Krishnamurti: There is the space between what the mind calls the envelope which it has made, and itself. There is the space between the ideal and the action. In these different fragmentations of space between the observer and the observed, or between different things it observes, is all conflict and struggle, and all the problems of life. There is the separation between this envelope around me and the envelope around another. In that space is all our existence, all our relationship and battle.
Questioner: When you talk of the division between the observer and the observed do you mean these fragmentations of space in our thinking and in our daily actions?
Krishnamurti What is this space? There is space between you and your envelope, the space between him and his envelope, and there is the space between the two envelopes. These spaces all appear to the observer. What are these spaces made of? How do they come into being? What is the quality and the nature of these divided spaces? If we could remove these fragmentary spaces what would happen?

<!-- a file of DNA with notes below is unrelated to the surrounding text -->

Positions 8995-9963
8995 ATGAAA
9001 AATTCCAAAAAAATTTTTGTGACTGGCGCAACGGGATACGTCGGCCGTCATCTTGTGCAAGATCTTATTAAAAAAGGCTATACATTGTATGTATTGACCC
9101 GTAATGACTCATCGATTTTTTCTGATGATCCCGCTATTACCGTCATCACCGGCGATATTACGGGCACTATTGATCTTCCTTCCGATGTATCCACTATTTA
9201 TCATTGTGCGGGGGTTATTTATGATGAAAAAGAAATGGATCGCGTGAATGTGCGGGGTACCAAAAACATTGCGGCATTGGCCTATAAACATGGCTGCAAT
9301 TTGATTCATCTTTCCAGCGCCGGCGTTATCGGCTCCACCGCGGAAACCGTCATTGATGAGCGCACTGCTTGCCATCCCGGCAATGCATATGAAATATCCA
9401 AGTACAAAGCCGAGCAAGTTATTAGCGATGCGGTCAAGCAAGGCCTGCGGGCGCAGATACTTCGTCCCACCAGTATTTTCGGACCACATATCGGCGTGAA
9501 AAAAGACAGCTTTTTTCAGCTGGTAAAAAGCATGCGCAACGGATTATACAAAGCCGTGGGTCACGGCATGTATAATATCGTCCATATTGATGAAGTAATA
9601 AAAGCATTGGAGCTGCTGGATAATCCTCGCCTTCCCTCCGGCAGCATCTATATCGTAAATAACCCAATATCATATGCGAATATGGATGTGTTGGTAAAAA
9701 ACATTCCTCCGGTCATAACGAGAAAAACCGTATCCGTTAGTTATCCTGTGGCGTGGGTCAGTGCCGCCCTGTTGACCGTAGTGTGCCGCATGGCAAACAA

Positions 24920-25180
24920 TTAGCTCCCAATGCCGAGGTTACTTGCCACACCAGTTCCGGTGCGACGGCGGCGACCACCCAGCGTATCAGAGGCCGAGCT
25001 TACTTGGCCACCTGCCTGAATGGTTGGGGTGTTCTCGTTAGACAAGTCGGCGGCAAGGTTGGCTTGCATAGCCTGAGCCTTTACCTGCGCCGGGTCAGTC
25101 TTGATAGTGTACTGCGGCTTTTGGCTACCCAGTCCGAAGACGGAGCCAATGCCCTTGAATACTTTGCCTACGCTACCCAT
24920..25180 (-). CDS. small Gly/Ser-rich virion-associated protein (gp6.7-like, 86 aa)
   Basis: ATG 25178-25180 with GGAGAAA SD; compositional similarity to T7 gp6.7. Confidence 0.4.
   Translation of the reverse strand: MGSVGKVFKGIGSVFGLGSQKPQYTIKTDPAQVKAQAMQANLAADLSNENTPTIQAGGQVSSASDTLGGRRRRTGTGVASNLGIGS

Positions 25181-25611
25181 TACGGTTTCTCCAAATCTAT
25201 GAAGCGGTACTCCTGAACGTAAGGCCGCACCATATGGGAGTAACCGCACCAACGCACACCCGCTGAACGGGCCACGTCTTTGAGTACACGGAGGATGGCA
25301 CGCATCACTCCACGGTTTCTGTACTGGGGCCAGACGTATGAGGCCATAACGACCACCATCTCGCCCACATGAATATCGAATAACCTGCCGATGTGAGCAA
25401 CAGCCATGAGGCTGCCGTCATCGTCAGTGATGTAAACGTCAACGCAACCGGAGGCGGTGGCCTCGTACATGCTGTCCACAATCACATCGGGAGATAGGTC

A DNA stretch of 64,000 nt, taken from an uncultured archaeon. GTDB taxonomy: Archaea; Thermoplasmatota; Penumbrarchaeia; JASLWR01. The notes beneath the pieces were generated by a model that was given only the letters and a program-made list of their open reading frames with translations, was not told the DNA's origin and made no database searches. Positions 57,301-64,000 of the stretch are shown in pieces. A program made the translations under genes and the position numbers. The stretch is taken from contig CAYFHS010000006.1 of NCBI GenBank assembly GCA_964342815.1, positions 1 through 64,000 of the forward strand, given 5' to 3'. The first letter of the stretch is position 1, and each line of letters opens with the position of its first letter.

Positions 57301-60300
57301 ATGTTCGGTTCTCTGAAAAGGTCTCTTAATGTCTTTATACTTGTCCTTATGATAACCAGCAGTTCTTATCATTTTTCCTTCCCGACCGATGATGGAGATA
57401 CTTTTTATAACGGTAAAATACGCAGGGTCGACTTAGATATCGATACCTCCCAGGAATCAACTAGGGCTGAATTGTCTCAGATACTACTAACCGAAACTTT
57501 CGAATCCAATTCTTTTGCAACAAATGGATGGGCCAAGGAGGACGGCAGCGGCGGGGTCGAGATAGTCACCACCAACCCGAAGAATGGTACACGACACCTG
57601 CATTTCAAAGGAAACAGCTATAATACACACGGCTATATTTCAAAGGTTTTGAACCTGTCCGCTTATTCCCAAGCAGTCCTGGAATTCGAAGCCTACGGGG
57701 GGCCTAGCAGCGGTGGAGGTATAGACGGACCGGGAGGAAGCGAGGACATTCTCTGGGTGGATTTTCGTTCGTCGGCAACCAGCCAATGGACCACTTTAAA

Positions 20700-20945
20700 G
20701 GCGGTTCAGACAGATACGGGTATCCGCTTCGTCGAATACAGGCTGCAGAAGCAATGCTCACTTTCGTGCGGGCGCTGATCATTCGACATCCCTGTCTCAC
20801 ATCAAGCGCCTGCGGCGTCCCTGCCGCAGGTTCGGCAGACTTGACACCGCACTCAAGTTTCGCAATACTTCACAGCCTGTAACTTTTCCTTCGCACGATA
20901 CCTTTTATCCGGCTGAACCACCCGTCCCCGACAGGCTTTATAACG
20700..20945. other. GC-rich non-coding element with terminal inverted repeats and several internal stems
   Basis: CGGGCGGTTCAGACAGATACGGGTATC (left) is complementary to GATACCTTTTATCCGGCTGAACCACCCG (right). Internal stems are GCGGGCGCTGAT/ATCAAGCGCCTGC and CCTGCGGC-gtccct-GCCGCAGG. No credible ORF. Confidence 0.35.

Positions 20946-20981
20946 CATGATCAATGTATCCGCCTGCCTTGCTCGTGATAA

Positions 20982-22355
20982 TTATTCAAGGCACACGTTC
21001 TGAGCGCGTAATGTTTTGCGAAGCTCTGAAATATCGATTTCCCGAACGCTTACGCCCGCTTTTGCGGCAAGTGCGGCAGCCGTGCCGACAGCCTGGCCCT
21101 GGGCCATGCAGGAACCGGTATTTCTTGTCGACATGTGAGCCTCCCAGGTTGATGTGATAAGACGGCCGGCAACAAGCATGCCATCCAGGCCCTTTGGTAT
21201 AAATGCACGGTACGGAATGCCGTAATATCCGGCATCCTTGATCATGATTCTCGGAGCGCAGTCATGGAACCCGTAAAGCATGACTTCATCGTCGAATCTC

Questioner: There would then be true contact on all levels of one's being.
Krishnamurti: Is that all?
Questioner: There would be no more conflict, for all conflict is relationship across these spaces.
Krishnamurti: Is that all? When this space actually disappears - not verbally or intellectually - but actually disappears - there is complete harmony, unity, between you and him, between you and another. In this harmony you and he cease and there is only this vast space which can never be broken up. The small structure of the mind comes to an end, for the mind is fragmentation.
Questioner: I really can't understand this at all, though I have a deep feeling within me that it is so. I can see that when there is love this actually takes place, but I don't know that love. It's not with me all the time. It is not in my heart. I see it only as if through a misty glass. I can't honestly grasp it with all my being. Could we, as you suggested, consider what these spaces are made of, how they come into being?